What seemed almost mad for a holiday had its reason and at three in the morning on our fifth day we were startled from our slumber into a state of half awake, but still relatively asleep I think. We met up with the rest of our group in the lounge for some coffee, there were some brief nods of recognition, but beyond that conversation was a little flat!
The guides filed us down to the lobby, through the adjoining boats onto the dock and up into our coach. In all honesty I don’t remember much of that, but remember travelling through Aswan in the dark to a coach park. Which is where things got a little different from what I had imagined for this trip!
The coach park itself was a secure area controlled by the Military and Police, this alone highlighted to me those guards which had been there all week. They are there for the protection of tourists, but up until now I had disregarded their presence as a novelty. Now as we sat on the coach, with other coaches joining us ready for the trip across the desert I realised that we might be in a little more danger than I had imagined.
As we prepared to leave the coach park with Police / Military vehicles accompanying us as an escort, some coaches also had armed guards board them for further protection. In fact these guards wore suits, but under their jackets were machine guns. Oddly a frightening yet acceptable reality for where we were.
The situation itself left me feeling a little naive about the world I think. Possibly taking my own day to day safety and situation for granted. I also felt a little bad that we as visitors could visit Egypt and it would seem our safety was heavily invested into.
The convoy made its way through the empty streets of Aswan and headed for the desert. Before I knew it we had passed through several check points and were traveling across open desert.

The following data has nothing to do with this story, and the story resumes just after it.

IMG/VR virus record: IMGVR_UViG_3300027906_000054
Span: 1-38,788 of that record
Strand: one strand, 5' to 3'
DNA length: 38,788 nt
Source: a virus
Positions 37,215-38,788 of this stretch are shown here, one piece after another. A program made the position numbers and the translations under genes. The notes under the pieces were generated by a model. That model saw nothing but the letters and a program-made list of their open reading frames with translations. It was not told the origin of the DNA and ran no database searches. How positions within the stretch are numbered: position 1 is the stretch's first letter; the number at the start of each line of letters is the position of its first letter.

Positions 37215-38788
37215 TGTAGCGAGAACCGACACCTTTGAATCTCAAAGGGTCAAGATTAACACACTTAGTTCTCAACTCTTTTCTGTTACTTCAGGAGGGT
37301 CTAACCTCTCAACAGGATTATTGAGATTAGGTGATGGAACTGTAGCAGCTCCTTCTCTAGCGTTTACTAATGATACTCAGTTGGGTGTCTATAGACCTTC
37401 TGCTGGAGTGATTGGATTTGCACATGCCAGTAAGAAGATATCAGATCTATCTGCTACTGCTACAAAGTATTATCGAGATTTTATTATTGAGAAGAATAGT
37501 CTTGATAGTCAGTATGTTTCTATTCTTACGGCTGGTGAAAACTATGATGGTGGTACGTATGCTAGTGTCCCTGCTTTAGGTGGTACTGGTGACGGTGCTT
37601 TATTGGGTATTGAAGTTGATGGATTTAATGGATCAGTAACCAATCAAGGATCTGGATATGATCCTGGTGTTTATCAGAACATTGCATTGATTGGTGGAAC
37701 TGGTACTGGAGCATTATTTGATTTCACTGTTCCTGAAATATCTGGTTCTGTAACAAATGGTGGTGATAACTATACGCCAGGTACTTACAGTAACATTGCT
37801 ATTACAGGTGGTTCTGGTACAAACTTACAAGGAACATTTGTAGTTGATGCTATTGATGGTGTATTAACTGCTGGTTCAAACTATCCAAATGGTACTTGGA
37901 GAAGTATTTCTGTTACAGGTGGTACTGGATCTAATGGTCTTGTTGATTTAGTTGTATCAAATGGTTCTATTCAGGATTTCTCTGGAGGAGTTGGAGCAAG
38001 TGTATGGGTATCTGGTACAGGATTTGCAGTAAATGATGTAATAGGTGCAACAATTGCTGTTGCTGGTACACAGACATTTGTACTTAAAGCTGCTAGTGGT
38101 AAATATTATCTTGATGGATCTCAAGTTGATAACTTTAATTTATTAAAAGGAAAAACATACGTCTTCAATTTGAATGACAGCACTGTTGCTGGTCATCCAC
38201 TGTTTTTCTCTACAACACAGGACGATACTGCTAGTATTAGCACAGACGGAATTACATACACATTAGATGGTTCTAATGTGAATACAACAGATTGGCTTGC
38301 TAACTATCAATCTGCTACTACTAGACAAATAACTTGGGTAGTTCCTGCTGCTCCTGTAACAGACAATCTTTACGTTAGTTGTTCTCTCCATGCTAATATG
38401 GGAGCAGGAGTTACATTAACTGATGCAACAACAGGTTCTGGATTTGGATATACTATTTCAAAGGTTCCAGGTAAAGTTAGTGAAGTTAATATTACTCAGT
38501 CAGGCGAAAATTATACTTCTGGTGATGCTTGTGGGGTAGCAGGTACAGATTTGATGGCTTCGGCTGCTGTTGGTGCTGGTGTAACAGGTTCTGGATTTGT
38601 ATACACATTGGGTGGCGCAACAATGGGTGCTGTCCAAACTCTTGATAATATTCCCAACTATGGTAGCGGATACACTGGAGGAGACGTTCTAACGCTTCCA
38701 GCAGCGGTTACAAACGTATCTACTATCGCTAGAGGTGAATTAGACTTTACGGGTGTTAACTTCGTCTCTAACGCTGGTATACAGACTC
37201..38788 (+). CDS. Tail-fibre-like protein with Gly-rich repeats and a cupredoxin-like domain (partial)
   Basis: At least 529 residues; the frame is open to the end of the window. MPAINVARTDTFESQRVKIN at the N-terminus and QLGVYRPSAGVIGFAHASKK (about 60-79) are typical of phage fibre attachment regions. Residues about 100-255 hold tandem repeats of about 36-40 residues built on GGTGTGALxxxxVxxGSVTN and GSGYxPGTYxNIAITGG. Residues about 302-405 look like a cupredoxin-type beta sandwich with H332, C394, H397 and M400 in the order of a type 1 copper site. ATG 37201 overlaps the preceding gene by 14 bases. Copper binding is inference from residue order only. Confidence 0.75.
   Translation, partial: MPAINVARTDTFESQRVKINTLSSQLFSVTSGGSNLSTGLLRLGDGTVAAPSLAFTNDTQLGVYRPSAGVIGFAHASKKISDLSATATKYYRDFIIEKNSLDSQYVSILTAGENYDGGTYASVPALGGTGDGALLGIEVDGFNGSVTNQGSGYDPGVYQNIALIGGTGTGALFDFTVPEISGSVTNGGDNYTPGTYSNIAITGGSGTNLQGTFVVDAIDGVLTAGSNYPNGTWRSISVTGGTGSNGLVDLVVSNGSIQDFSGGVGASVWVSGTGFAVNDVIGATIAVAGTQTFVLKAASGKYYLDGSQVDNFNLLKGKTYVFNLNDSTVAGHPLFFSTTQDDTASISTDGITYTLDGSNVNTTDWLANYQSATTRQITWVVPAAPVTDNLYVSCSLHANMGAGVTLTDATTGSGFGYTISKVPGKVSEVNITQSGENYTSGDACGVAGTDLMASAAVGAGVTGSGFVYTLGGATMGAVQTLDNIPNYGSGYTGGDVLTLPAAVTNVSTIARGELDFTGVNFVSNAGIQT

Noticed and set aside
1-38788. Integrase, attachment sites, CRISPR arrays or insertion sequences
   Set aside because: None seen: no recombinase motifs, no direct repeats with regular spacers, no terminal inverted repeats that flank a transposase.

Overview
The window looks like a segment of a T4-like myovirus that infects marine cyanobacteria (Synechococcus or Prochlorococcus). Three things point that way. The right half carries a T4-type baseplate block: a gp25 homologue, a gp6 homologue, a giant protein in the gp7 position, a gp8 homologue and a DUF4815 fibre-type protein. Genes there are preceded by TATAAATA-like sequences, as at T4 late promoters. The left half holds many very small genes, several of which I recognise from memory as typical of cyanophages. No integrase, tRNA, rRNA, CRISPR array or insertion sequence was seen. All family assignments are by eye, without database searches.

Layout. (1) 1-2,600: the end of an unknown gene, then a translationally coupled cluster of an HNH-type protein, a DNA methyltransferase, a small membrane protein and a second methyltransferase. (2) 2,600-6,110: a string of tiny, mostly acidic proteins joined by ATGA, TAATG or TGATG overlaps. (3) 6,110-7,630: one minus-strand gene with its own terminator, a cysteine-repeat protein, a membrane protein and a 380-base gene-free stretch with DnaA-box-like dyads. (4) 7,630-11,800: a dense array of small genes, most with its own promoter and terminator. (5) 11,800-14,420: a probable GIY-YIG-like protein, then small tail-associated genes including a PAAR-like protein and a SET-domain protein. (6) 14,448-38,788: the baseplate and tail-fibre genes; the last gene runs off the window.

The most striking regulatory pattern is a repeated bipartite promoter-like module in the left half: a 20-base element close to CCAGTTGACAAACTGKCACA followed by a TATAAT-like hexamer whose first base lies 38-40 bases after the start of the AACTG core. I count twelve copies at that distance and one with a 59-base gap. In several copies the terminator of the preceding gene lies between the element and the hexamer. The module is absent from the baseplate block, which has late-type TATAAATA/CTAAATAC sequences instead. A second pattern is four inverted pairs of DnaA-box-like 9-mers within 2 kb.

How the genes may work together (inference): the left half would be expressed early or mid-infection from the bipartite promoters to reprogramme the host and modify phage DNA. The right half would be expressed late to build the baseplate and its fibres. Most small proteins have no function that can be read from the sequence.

At around half six we saw the sun rise across the vast empty desert, which was quite a sight to be honest. Then a few hours after we had left Aswan we arrived at Abu Simbel.
Abu Simbel is actually two temples, one dedicated to Ramses II and a second to his queen Nefertari and Hathor. They date back to the 19th Dynasty and are around three thousand years old, in case you were wondering. Originally located overlooking the Nile, when Lake Nasser was created they had to be moved to prevent flooding. A move which was no simple piece of engineering!
The operation to move the temples began in 1964 and concluded in 1968, remarkably dismantling the two temples and reconstructing them further back and on higher ground.
As ever with temples of this age video and photography inside was prohibited, so nothing from inside I’m afraid. However, I can say that both temples are amazing to walk around and if you have the chance to visit them don’t turn it down. Its a bit of a trek, but amazing to think of the work which must have gone into create such an amazing construction.
In fact those ancient Egyptians were so clever that in the Ramses II Temple (I think) there are three statues, one of which is a God of the underworld or death. On a certain day of the year two statues are illuminated by the sun as it rises, but the underworld one remains in the dark. Just another example of their clever abilities I think.
After wandering around the temples for a while we headed back to the coach and not long after we headed back towards Aswan across the desert.
We arrived back at the boat for lunch and not long after it set sail and began to head back down river. We chilled out in the lounge and on deck in the afternoon, then after dinner headed to the lounge for a Treasure Hunt. This was essentially just a bit of fun, but still quite funny at times.
We headed to bed after what was a very long day, but enjoyable never the less.